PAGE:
Types of Constructive Knowledge of Death

By: Emily Nelson, AAP, Manager, Audit Services

The Green Book, which provides guidance on processing federal benefit payments, explains that an ACH payment must be returned if the financial institution receives a benefit payment after it has actual or constructive knowledge of the death or legal incapacity of a recipient, including a representative payee. Failure to return post-death ACH payments may result in a financial loss to the financial institution, particularly if the financial institution did not act after having actual or constructive knowledge of death or legal incapacity of the representative payee. Therefore, when processing Federal Benefit Payments, one common question arises with financial institutions: “What constitutes constructive knowledge, what are considered commercially reasonable practices and what is the financial institution required to do once it has constructive knowledge?"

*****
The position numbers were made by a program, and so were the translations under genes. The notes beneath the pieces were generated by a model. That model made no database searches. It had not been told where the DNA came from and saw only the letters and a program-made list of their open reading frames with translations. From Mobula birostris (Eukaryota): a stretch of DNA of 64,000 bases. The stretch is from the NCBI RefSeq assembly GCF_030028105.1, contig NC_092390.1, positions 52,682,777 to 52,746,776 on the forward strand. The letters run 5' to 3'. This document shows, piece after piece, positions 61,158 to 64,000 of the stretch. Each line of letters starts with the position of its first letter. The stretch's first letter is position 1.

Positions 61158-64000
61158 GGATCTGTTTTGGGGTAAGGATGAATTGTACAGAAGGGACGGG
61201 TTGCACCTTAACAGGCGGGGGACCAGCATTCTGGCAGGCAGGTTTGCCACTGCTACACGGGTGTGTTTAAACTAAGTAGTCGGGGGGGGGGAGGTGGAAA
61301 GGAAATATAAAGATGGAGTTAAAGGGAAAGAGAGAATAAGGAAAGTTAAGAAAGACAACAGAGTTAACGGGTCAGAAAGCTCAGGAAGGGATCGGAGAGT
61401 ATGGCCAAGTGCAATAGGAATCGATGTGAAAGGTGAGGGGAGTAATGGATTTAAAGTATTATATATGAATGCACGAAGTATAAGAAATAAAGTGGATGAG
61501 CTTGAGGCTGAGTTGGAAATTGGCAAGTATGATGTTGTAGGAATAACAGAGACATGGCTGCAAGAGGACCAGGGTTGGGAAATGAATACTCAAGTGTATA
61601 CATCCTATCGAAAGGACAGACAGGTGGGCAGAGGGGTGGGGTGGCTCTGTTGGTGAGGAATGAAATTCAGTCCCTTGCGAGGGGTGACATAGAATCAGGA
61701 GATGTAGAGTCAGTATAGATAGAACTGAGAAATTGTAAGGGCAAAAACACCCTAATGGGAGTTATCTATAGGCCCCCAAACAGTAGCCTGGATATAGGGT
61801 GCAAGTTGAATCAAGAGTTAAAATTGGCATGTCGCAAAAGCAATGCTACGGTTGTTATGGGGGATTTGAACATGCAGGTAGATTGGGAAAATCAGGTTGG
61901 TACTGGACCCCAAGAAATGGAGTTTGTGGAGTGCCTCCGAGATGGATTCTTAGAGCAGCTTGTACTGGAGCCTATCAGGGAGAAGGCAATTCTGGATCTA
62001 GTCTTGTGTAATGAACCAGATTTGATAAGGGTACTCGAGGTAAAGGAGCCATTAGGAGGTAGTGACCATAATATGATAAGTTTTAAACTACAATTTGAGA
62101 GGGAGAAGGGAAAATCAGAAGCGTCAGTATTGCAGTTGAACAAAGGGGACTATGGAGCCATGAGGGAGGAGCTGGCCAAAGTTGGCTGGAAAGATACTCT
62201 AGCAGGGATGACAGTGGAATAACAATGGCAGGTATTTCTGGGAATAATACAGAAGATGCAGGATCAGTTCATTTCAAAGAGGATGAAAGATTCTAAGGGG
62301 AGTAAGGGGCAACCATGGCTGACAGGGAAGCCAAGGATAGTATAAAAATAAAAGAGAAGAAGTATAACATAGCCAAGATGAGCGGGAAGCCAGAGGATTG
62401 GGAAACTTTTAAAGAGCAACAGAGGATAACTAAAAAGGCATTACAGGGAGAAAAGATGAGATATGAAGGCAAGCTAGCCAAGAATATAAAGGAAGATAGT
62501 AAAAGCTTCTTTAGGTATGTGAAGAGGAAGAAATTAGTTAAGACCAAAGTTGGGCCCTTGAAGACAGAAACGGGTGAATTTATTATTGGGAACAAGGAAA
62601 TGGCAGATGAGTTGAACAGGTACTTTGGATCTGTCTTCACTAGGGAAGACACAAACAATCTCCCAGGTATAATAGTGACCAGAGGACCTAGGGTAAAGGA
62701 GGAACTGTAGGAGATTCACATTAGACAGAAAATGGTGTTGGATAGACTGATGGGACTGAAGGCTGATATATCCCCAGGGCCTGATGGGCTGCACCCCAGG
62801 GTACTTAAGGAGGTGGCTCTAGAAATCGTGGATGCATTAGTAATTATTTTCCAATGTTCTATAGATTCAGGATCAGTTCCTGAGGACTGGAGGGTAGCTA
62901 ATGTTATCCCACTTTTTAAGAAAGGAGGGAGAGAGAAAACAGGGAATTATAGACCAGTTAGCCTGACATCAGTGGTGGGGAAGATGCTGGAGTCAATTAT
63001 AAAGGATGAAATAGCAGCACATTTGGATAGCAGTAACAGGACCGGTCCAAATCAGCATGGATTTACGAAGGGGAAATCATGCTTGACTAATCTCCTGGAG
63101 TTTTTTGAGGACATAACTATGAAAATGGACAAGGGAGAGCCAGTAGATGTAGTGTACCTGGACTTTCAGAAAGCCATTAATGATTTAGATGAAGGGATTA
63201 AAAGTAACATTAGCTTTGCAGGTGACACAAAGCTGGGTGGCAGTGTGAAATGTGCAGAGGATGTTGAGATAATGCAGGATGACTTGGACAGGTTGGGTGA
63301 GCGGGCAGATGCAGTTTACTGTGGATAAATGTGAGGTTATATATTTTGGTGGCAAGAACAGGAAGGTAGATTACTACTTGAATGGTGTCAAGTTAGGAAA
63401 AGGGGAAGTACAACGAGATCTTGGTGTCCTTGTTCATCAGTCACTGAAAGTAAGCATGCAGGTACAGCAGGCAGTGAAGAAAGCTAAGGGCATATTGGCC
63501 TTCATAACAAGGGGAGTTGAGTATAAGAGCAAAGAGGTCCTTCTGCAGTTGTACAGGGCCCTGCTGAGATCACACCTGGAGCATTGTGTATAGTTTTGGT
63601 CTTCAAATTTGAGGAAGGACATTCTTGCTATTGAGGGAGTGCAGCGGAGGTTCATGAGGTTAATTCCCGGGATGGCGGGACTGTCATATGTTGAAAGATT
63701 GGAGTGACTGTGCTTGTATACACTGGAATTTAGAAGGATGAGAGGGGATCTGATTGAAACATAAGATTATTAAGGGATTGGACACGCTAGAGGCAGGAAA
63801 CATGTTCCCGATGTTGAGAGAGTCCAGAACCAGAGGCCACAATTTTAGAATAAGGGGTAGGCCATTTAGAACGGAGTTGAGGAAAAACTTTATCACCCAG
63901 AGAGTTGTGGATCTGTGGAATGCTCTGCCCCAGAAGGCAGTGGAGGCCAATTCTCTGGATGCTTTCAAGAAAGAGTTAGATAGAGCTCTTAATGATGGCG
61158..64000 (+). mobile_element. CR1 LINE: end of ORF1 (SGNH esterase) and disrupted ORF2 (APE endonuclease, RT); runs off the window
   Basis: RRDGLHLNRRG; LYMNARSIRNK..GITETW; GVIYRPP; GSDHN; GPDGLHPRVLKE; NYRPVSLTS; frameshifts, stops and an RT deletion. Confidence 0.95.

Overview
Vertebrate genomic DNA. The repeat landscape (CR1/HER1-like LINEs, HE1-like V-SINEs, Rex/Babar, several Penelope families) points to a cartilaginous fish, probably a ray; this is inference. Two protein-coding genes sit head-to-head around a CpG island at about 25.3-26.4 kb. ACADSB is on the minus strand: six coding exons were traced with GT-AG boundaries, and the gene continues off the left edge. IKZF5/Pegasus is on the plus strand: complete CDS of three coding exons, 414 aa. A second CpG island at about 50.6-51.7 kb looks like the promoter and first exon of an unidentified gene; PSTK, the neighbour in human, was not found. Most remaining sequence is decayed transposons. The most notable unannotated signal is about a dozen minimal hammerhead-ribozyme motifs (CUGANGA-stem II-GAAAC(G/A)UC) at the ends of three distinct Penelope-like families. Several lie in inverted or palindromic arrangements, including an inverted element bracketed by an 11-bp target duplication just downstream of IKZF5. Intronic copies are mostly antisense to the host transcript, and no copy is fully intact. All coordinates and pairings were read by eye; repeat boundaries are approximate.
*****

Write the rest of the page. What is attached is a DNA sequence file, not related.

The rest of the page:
Constructive knowledge is defined as ‘being reasonably expected to know something.’ This differs from actual knowledge, which means to definitively know something. To navigate the processing of payments most effectively we need to understand how to identify constructive knowledge and the pros and cons of possible forms of constructive knowledge. Let’s dive into the benefits and possible downfalls of common constructive knowledge events.

Social Media
If a financial institution has a strong social media presence and engages with clients through this channel, the financial institution could potentially learn of a client's passing or the legal incapacity of the representative payee through social media.

So, what are the benefits of acting upon a social media post regarding a client’s passing? You would be able to flag the client's account, limiting your liability related to any post-death payments and potentially return any incoming post-death payments that may attempt to post after you have flagged the account. It would also be considered best practice to close any open debit cards, bill pay accounts and turn off any automatic transfers.